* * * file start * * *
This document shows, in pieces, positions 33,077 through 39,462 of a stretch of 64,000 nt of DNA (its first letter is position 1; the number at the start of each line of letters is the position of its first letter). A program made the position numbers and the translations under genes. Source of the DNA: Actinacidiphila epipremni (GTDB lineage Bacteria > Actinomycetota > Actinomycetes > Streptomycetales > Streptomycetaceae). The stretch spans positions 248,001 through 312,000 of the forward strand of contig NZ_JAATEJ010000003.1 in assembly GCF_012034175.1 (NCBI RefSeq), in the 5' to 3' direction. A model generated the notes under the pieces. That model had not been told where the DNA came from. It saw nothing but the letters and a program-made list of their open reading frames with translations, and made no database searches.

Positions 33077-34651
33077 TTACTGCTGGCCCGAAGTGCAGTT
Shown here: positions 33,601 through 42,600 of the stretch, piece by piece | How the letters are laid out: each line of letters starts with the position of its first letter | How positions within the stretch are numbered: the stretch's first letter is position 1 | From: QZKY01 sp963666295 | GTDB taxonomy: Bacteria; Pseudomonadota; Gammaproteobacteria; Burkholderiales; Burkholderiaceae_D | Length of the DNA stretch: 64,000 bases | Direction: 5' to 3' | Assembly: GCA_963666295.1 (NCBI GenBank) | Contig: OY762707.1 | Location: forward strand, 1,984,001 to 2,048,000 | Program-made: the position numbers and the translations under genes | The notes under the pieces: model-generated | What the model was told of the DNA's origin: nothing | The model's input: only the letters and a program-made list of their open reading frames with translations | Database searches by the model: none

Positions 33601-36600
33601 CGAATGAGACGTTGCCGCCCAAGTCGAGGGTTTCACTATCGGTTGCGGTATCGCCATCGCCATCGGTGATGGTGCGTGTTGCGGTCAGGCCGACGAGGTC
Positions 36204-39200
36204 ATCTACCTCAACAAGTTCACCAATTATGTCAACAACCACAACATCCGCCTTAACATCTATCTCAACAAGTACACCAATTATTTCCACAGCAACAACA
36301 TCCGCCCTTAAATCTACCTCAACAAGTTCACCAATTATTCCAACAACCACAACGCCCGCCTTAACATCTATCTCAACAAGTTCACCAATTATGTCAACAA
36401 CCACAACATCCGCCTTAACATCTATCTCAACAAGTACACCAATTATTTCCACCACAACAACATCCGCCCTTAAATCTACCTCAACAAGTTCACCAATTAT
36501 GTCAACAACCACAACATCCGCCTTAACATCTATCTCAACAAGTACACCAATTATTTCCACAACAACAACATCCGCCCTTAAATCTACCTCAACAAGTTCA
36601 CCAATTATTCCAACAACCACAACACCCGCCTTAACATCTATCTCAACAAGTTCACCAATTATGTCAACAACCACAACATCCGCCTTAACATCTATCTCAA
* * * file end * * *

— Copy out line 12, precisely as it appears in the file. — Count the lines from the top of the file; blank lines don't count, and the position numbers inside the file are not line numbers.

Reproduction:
36601 CCAATTATTCCAACAACCACAACACCCGCCTTAACATCTATCTCAACAAGTTCACCAATTATGTCAACAACCACAACATCCGCCTTAACATCTATCTCAA